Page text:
Aug 29 2017
Boreholes present in the North Sea could possibility constitute a significantly more important source of methane, a strong greenhouse gas, than earlier thought. This has been established by a new study of the GEOMAR Helmholtz Centre for Ocean Research Kiel recently featured in the international peer-reviewed journal Environmental Science & Technology.
The authors explain that huge amounts of methane are discharged from the sediments surrounding boreholes, probably over long time periods.
The pictures were circulated all over the world. In April 2010, large amounts of methane gas escaped from a well beneath the Deepwater Horizon platform in the Gulf of Mexico. This "blow-out" resulted in an explosion, causing the death of 11 people. Oil spilled from the damaged well into the ocean for several weeks. Such catastrophic "blow-outs" are fortunately rather rare. Nonstop discharges of smaller amounts of gas from old or active and abandoned wells occur very often.
New data has been published by Scientists from GEOMAR Helmholtz Centre for Ocean Research Kiel and the University of Basel in the international journal Environmental Science & Technology. The data indicates that gas migration along the outside of wells could be a much greater problem than earlier assumed. This type of leakage is currently neither considered by regulators or operators, but could be as vital as fugitive emissions via damaged wells, which are generally recognized and rapidly repaired.
We estimate that gas leakage around boreholes could constitute one of the main sources of methane in the North Sea.
Dr. Lisa Vielstädte from GEOMAR, the first author of the study.
The scientists discovered a number of methane seeps around abandoned wells during expeditions to gas and oil fields in the central North Sea in 2012 and 2013. It is interesting to note that the gas originates from shallow gas pockets buried less than 1,000 meters below the seabed. They are just penetrated when drilling into the underlying, economically remarkable hydrocarbon reservoirs.
These gas pockets usually do not pose a risk to the drilling operation itself. But apparently disturbing the sediment around the well enables the gas to rise to the seafloor.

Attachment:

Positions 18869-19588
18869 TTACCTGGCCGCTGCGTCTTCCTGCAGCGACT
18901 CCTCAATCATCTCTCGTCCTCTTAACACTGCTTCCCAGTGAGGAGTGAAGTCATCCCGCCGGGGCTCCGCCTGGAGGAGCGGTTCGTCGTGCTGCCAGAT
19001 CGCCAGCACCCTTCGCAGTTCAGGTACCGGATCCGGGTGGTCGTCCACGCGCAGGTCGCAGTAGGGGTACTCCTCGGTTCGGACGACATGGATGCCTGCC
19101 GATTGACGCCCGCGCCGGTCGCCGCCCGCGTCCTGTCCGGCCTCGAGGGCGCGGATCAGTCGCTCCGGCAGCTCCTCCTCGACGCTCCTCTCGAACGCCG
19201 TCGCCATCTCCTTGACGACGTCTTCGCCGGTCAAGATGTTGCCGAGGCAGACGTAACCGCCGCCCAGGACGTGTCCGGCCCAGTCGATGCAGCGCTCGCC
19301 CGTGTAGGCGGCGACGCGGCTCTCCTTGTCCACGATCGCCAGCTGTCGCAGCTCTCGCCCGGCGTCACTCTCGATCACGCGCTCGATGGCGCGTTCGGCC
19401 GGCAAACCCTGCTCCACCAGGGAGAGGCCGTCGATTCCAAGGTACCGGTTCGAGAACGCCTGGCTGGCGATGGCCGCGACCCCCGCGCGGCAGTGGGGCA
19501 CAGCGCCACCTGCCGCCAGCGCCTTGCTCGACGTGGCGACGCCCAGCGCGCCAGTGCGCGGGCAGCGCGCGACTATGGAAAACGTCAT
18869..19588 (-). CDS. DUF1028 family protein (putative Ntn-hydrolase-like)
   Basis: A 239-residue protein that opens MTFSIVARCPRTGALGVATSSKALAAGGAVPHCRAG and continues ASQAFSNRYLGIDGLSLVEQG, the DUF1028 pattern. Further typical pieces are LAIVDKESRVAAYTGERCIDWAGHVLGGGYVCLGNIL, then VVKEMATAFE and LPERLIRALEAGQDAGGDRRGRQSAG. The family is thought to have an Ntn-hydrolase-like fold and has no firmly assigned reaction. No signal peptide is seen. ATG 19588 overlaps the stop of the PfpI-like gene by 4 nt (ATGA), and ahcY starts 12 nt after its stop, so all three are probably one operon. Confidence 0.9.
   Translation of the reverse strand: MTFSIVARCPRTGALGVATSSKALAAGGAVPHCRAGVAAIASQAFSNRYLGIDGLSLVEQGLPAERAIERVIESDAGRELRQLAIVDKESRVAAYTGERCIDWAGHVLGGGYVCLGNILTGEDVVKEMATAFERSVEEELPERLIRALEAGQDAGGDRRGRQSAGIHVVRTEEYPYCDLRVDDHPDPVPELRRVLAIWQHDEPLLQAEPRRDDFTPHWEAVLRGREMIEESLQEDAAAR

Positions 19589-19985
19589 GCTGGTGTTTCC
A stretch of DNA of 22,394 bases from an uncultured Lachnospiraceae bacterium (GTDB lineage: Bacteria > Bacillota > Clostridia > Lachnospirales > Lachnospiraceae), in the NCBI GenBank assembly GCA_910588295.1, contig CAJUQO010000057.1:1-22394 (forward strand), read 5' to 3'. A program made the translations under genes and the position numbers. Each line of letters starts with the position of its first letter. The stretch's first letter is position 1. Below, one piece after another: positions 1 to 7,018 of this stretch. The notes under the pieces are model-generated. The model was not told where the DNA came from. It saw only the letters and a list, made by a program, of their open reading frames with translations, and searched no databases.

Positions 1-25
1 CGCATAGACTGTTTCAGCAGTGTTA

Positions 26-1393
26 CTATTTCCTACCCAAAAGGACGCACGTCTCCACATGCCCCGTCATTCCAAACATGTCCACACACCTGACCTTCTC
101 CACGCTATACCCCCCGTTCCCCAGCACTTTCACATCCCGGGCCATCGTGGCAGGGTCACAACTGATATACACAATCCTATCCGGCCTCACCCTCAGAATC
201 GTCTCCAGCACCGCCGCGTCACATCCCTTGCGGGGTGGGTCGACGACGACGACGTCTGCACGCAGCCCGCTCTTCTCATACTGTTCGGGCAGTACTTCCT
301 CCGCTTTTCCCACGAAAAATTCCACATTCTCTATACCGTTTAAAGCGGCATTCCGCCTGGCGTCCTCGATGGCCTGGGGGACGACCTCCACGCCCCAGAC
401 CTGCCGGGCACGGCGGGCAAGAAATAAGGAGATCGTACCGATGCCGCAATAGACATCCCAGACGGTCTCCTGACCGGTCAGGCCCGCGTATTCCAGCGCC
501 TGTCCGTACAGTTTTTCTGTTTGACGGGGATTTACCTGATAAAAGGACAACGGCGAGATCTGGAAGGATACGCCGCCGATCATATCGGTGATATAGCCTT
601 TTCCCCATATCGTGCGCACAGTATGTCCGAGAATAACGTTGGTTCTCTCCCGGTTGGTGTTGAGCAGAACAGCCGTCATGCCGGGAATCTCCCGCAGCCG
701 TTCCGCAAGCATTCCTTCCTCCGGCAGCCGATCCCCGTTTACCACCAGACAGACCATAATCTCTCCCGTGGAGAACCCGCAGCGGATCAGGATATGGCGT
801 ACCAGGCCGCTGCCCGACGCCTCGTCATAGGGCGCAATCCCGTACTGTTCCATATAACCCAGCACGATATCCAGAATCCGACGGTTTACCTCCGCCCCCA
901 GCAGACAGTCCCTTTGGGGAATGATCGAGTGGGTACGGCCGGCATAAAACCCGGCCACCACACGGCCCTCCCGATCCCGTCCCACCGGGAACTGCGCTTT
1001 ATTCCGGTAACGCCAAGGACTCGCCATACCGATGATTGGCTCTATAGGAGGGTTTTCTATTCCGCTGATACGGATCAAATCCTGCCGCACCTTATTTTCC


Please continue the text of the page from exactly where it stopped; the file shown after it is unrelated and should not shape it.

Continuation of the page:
Dr. Matthias Haeckel from GEOMAR, who initiated the study.
Seismic data obtained from the subsurface of the North Sea further illustrate that about one third of the boreholes perforated shallow gas pockets and are thus possible of leaking methane.
Considering the more than 11,000 wells that have been drilled in the North Sea, this results in a fairly large amount of potential methane sources.
Dr. Vielstädte who is currently based at the Stanford University in California, USA.
The team’s calculations reveal that shallow gas migration along wells could release almost 3,000 to 17,000 tons of methane from the North Sea seafloor every year.
This would reflect a significant contribution to the North Sea methane budget.
Methane is generally degraded by microbes in the ocean, thus locally acidifying the seawater.
About half of the wells in the North Sea are located in such shallow water depths causing the methane leaking from the seabed to reach the atmosphere, where it behaves as a potent greenhouse gas, which is considered to be much more efficient than carbon dioxide.
Natural gas, thus methane, is often praised as the fossil fuel that is most suitable for the transition from coal burning towards regenerative energies. However, if drilling for gas leads to such high atmospheric methane emissions, we have to rethink the greenhouse gas budget of natural gas.
Kiel’s research vessel POSEIDON will explore further gas seeps in the vicinity of gas and oil wells in October in order to better quantify the human impact on the methane budget of the North Sea.